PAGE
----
I’m squealing and screaming because I didn’t know how it was going to end up. Whereas maybe if I had had a strong, scientific background, I would know that wasn’t going to explode and I would be very calm instead of so anxious. So I think that we taught science by learning it.
Jeff: That was incredible. And I, and I felt, I learned a lot by watching it.
And I think the other thing that I found was impressive about what you’ve done since is that you’ve really seem to have dedicated your entire life to furthering education for a lot of people. One of the things that you definitely Or promoting and I, and I [00:12:00] think it’s great is a steam and for the listeners of ours who don’t know his team is is four stands for fields of or to find science technology, to interpret it through engineering and arts and based on mathematics, why was, is steam something that you felt.
Important enough to dedicate yourself so fully to it.
Kari Byron: It’s more for me, it’s critical thinking. And I really believe that even if you’re going for a liberal arts education, you need to have the critical thinking and a science background just as, as a human being in this world, it’s important to have that sort of base knowledge.
So I, I. I definitely think it’s a evolving, constantly interesting industry where it’s a good opportunity to help people better themselves. And it’s a really great opportunity to have an interesting career. And I’ve met so many people within the field that encompass everything from creating food to making airplanes, you know, it’s it’s, it can be almost anything.
So [00:13:00] I personally just like the opportunities that esteem career is going to offer you. And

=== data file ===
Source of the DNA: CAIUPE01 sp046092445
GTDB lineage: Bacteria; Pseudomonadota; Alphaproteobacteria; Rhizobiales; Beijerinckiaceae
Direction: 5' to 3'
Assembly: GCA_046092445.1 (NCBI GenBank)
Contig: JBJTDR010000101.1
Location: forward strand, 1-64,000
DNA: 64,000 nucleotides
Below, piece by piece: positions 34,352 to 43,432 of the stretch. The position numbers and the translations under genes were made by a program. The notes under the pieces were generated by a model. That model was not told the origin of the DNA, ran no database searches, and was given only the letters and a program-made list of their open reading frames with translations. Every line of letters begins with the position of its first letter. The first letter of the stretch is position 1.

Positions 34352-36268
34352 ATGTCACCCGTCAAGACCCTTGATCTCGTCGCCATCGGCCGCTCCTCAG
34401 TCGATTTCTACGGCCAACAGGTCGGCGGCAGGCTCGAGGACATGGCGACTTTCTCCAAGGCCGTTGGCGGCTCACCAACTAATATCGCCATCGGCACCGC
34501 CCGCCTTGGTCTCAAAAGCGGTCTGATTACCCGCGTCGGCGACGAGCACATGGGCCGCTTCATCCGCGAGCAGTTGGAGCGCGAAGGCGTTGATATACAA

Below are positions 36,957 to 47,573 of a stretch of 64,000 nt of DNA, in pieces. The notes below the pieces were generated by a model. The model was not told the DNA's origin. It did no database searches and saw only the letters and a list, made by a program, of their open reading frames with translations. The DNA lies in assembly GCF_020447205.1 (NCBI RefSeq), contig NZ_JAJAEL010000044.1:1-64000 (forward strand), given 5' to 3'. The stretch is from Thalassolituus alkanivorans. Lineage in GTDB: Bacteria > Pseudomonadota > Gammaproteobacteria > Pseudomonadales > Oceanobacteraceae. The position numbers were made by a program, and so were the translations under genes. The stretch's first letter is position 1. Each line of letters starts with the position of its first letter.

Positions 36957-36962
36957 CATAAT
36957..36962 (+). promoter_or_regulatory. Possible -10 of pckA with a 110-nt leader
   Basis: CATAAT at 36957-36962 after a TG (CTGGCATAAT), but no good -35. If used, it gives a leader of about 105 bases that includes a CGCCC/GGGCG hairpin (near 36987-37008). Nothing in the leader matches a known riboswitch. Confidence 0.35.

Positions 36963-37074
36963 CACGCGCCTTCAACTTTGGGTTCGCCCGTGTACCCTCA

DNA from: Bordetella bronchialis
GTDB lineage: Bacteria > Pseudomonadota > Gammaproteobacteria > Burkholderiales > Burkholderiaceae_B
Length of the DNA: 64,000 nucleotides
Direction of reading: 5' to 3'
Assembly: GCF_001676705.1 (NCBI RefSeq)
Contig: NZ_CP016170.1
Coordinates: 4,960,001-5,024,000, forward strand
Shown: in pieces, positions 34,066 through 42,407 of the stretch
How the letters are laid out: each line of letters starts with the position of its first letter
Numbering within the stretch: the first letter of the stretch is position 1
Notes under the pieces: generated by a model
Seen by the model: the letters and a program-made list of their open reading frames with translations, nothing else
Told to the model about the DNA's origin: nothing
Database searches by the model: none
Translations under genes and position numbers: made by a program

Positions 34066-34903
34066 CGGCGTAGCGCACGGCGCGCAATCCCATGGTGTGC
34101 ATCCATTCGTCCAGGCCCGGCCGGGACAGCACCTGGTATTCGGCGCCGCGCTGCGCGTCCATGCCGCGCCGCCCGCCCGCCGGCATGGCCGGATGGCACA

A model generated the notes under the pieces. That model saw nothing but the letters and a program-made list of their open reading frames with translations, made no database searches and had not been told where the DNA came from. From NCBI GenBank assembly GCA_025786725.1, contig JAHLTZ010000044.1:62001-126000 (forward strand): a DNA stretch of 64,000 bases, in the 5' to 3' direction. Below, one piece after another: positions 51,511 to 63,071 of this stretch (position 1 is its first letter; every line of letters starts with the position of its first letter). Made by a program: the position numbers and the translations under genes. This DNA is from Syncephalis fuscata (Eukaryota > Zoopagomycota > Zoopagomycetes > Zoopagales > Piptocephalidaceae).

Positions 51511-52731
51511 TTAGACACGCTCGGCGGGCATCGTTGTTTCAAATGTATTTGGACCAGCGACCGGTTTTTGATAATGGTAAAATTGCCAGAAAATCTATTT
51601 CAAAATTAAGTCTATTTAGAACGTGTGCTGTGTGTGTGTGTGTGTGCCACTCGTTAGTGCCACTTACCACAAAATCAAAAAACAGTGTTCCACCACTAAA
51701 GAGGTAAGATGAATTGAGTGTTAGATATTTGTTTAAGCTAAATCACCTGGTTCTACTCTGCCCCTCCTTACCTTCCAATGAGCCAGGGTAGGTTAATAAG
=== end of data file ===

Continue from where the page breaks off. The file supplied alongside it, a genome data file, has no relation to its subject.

Jeff: I think that’s, like I said, that’s wonderful as my day job. I’m a English teacher at a therapeutic high school in Rhode Island and the importance of steam and trying to get our students to recognize the importance of things like math and science and English and reading.
I feel like sometimes when they make it to high school, they haven’t acquired that respect for those subjects. And I think what you’re doing with your show, Helps create that for them.
Kari Byron: I was just having a lot of fun doing what I did and it’s a great
Kari Byron: had a positive message for the world.
Let’s not give too much credit here. Like I got to blow stuff up. I got to do cool things. I even learned how to build a still, so I’ve got a side career if I need it.
Jeff: But since then though, you really have. Done a great job of focusing on continuing that with science. Cause like I said, you’re currently [00:14:00] now working with a nonprofit organization known as product project in Florida.
And so for our listeners, what is project info? Yeah.
Kari Byron: Well project Explorer. I do a show called crash test world for and project Explorer is a nonprofit that has been around for about 17 years. They were streaming videos before. Or YouTube existed. It’s really about creating global citizenry through exploration.
So a kid in Kenya can see what it’s like to be a kid in Japan. You know, a kid in Kansas can see what it’s like to be a kid in Mexico. We get to see what the traditions and cultures are of other countries, their food, their their. Ways of life, the way they play. And it’s just, you know, it’s all about exploration, which is education.
So we do what’s called edutainment and crushed us world specifically is a show on this platform. It’s think of it. It’s a little like Netflix for education. If you think of it that way. And the show I do, I travel around the world. Well, before the pandemic, [00:15:00] around asking questions exploring different places like how arts preserved in a different culture, how we celebrate death.
On our current season, we did one in New York. How to make a cities function. We did one on how do we live in peace in a place of great conflict. And we went to Israel. And, you know, we talk to mostly innovators and people who are coming up with great solutions. I mean, we went to a surf camp in Israel where everybody leaves the politics on the beach and in the water, everybody’s just catching a wave and it’s, you know, beautiful organizations that are donating surfboards to try to create peace.